Heat Powered Fungi

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Amazing heat power used by fungus to launch spores caught on film by Joseph DeDalto on ThermalVideo.com blog 2 July 2013. This video shows the release of spores of a fungus named Sclerotinia. DeDalto explained: “The first ones to emerge (blue, on right) create a wind that carries subsequent spores (yellow) higher. The last spores to emerge (red) can fly as high as 20 centimeters, much farther than any single spore could go by itself. The fungus stores pockets of heat from natural decay to be used during reproduction, aiding the spores to go further up vertically for a better chance to catch passing winds”.

DeDalto’s video: http://www.thermalvideo.com/blog/thermal-infrared-video-comparison-of-spore-release

Editorial Comment: Now wouldn’t you save money if you could store heat for future purpose like this fungus does? But this would require forward planning, and it is the same for the fungus which also must have a means to store heat before it can use it. 

Heat storage in this world against a future need is only known to occur with intelligent creativity, but this fungal use reveals an extra factor about the original creation which all you creationists need to think through. A plant which uses “heat from natural decay” to multiply after its own kind means that some decay processes were at work in the original good world to recycle nutrients. Some of these processes involve simple chemical breakdown, which does produce heat. Therefore, the second law of thermodynamics was at work even in the original creation, prior to Adam sinning. Much plant material/and animal excrement recycling also involves fungi and bacteria, which reminds us these were originally all “very good”.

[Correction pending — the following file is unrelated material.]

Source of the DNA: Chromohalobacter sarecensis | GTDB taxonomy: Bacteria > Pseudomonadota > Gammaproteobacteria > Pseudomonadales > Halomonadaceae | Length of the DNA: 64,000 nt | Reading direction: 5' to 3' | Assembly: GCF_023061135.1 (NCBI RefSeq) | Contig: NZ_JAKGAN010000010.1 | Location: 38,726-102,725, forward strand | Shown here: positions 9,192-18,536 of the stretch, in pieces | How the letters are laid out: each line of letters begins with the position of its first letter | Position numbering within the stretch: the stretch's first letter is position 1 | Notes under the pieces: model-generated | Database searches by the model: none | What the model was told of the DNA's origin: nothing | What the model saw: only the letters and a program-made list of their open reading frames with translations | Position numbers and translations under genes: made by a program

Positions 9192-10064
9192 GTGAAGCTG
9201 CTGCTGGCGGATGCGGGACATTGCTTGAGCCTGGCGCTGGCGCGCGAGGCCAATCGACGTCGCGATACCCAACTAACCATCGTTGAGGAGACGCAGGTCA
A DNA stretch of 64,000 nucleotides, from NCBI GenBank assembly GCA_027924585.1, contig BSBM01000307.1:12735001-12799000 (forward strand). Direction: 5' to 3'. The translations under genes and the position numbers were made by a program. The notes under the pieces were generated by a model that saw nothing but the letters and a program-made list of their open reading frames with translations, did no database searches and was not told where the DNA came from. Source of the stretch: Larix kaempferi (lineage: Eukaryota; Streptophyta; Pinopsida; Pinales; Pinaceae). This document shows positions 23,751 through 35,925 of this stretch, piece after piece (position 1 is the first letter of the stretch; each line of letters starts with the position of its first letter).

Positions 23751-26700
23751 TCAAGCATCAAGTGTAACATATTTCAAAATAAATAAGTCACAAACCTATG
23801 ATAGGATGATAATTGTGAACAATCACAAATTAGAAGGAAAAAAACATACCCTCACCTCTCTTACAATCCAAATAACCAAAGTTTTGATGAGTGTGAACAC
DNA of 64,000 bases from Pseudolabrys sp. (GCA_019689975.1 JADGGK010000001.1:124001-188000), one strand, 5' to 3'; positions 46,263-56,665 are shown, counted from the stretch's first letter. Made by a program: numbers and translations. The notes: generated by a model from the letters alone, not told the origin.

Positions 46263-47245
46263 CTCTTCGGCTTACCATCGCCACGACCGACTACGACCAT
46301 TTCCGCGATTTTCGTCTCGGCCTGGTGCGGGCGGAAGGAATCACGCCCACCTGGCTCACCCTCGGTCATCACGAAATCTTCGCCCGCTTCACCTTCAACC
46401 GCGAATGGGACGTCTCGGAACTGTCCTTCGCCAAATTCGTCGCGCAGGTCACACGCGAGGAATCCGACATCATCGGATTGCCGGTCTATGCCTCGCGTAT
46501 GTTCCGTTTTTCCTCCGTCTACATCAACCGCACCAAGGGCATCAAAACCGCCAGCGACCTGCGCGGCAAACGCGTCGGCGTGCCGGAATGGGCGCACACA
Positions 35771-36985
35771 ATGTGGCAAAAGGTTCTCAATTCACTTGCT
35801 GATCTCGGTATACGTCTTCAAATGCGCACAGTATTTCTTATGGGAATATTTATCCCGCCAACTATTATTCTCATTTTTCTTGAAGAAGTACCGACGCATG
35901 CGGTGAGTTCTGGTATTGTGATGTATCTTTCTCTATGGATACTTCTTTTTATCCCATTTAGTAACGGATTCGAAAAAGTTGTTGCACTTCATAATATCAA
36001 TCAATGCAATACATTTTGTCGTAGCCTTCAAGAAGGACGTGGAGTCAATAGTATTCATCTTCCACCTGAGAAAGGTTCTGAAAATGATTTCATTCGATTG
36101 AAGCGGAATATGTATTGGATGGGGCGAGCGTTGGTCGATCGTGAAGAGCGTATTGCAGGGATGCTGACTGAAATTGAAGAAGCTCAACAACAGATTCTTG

The fact that many fungi, including Sclerotinia, can now cause disease is due to another kind of decay – mutations which alter the way they grow, reproduce and interact with other living things. For example, see our report “Mutation Turns Friend to Foe” here.

Recycling plant nutrients also means there was ‘death’ and decay of plants before the Fall of Man, but is this a contradiction of the Biblical statement that death came into the world as a result of Adam’s sin? (See Romans 5:12 and I Corinthians 15:21) For more details see the Creation Research article: Biblical Biology: Questions of Life and Death. PDF here. (Ref. mycology, sporangia, reproduction)

Evidence News 24 July 2013

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